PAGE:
Probing the oxidation state of iron in the deep mantle using high P,T Mössbauer spectroscopy

Friday, 19 December 2014: 11:50 AM
Catherine A McCammon1, Ilya Kupenko1,2, Ryosuke Sinmyo1, Valerio Cerantola1, Vasily Potapkin2,3, Alexander I Chumakov2, Anastasia Kantor1,2, Rudolf Rüffer2 and Leonid S Dubrovinsky1, (1)University of Bayreuth, Bayreuth, Germany, (2)ESRF European Synchrotron Radiation Facility, Grenoble, France, (3)Forschungszentrum Jülich, Julich Center for Neutron Science, Jülich, Germany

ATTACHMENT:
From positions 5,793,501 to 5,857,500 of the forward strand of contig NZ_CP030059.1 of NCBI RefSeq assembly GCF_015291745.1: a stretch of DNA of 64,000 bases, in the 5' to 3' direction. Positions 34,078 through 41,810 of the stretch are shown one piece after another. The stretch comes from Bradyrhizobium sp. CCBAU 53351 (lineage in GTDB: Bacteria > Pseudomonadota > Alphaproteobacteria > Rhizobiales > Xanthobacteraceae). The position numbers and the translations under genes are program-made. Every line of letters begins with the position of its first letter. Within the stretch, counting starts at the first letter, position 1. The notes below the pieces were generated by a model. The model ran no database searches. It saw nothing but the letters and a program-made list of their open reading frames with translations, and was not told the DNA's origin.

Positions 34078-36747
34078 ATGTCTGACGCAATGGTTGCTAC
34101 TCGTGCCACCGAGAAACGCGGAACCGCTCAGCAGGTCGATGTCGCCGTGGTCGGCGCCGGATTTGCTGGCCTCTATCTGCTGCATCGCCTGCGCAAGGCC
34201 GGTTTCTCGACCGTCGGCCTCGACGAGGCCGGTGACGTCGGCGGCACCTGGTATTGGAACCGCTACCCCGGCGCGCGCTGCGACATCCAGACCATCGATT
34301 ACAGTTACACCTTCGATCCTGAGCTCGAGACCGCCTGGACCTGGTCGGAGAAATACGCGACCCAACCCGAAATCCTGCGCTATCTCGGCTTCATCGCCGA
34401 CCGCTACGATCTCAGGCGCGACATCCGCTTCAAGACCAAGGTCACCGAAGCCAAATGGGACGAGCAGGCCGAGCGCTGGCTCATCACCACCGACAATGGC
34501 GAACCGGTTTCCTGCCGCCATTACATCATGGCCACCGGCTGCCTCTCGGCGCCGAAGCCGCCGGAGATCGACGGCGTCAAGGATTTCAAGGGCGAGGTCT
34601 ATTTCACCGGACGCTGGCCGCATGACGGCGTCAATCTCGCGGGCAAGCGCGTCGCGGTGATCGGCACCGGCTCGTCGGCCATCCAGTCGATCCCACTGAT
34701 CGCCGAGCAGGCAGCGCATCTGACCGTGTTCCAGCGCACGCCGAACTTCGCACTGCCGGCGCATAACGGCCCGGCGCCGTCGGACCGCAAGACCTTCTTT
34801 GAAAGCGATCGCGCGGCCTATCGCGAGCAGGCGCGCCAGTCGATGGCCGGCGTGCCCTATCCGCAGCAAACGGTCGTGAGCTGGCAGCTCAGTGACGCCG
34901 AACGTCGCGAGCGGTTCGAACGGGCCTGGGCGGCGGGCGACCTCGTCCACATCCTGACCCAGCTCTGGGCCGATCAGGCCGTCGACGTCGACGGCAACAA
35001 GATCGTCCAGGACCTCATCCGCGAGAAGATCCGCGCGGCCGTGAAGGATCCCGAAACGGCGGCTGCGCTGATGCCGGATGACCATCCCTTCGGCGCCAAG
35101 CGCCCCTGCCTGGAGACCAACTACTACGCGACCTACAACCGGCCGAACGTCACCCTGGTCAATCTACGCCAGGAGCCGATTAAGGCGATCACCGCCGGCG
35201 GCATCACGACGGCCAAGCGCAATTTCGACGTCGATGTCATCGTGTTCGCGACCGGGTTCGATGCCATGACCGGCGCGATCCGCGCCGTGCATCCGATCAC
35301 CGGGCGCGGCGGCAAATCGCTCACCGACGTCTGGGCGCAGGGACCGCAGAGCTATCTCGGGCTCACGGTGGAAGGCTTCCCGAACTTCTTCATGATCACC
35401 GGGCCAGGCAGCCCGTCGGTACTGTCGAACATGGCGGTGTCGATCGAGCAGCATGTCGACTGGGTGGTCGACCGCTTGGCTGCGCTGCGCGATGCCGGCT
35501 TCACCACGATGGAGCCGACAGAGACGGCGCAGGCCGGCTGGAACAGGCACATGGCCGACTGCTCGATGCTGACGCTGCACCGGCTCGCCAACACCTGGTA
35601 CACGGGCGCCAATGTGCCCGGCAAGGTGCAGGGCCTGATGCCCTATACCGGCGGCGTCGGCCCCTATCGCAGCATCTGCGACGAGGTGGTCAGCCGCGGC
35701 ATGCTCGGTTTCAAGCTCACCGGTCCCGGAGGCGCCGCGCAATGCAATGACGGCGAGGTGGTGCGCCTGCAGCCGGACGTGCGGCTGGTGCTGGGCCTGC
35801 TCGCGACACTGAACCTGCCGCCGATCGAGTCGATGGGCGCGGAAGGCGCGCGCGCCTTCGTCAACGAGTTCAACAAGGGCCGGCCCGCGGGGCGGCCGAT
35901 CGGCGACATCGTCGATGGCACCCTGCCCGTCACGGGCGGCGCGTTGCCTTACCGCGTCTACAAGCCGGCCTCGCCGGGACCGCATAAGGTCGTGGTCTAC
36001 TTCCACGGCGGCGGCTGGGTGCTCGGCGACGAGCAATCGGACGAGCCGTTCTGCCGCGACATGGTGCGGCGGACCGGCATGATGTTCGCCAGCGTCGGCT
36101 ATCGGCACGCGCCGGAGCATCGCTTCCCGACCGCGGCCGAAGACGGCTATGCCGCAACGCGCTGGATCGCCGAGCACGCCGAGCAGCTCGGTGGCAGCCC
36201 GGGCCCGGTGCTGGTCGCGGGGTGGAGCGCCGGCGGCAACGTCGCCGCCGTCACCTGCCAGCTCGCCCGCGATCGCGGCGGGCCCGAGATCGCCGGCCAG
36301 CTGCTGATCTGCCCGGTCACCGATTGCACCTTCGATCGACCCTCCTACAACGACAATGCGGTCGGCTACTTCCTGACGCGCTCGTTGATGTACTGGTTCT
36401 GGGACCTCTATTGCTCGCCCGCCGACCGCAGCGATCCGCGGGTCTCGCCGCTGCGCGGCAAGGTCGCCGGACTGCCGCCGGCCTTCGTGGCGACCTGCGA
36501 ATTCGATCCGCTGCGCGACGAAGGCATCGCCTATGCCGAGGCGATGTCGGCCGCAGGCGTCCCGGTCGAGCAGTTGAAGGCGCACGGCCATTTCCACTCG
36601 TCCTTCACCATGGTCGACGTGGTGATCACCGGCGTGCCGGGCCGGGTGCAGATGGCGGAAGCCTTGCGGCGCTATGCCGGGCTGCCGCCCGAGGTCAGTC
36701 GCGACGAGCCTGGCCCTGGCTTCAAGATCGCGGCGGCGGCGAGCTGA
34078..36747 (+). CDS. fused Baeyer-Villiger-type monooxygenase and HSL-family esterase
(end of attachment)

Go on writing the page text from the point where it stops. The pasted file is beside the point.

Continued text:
The bulk of the Earth’s interior is not directly accessible, yet redox processes occurring deep within drive many of the events observed at its surface. Laboratory studies of the relevant minerals at the appropriate pressure and temperature conditions have been pivotal in advancing our understanding of the Earth’s interior. Iron plays an important role because it is the only major element with multiple electronic configurations (oxidation and spin state); however most of our knowledge regarding the oxidation state of iron in deep mantle phases is based on measurements of samples quenched from high temperature and sometimes also from high pressure. Mössbauer spectroscopy has been a key player in such studies and results on quenched samples have shown that the oxidation state of iron varies considerably through the mantle, from predominantly ferrous iron in upper mantle and transition zone phases to roughly 50% ferric iron in silicate perovskite (bridgmanite) due to the strong affinity of ferric iron for that phase in the presence of trivalent aluminium. Mössbauer measurements at pressures and temperatures along the geotherm are impractical using conventional radioactive sources due to their low brightness and the extremely limited possibilities for focusing in a laboratory setting. To address these limitations, we have developed an energy domain Synchrotron Mössbauer Source (SMS) on beamline ID18 at the European Synchrotron Radiation Facility that enables rapid collection of high quality energy domain Mössbauer spectra, and coupled with a portable double-sided laser heating system, SMS spectra can be collected on iron-containing mantle phases at pressures and temperatures up to those near the Earth’s core in only a few hours (or less). The presentation will showcase recent results documenting in situ determination of iron oxidation state in lower mantle phases and discuss their implications for redox sensitive processes taking place throughout the Earth’s interior.